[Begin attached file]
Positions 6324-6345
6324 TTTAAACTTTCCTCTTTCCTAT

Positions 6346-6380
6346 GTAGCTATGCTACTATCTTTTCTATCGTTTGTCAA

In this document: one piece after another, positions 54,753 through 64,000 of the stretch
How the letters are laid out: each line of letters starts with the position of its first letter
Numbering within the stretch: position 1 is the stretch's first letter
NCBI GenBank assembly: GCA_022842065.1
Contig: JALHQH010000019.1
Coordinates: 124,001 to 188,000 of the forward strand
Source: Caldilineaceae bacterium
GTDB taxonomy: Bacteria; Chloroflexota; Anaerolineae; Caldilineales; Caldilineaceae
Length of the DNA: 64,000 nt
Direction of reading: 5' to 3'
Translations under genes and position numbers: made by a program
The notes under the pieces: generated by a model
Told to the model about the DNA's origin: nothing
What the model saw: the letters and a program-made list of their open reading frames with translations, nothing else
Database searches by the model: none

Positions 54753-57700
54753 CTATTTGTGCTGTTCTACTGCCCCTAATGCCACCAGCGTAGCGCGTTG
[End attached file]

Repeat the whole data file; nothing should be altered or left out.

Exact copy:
Positions 6324-6345
6324 TTTAAACTTTCCTCTTTCCTAT

Positions 6346-6380
6346 GTAGCTATGCTACTATCTTTTCTATCGTTTGTCAA

In this document: one piece after another, positions 54,753 through 64,000 of the stretch
How the letters are laid out: each line of letters starts with the position of its first letter
Numbering within the stretch: position 1 is the stretch's first letter
NCBI GenBank assembly: GCA_022842065.1
Contig: JALHQH010000019.1
Coordinates: 124,001 to 188,000 of the forward strand
Source: Caldilineaceae bacterium
GTDB taxonomy: Bacteria; Chloroflexota; Anaerolineae; Caldilineales; Caldilineaceae
Length of the DNA: 64,000 nt
Direction of reading: 5' to 3'
Translations under genes and position numbers: made by a program
The notes under the pieces: generated by a model
Told to the model about the DNA's origin: nothing
What the model saw: the letters and a program-made list of their open reading frames with translations, nothing else
Database searches by the model: none

Positions 54753-57700
54753 CTATTTGTGCTGTTCTACTGCCCCTAATGCCACCAGCGTAGCGCGTTG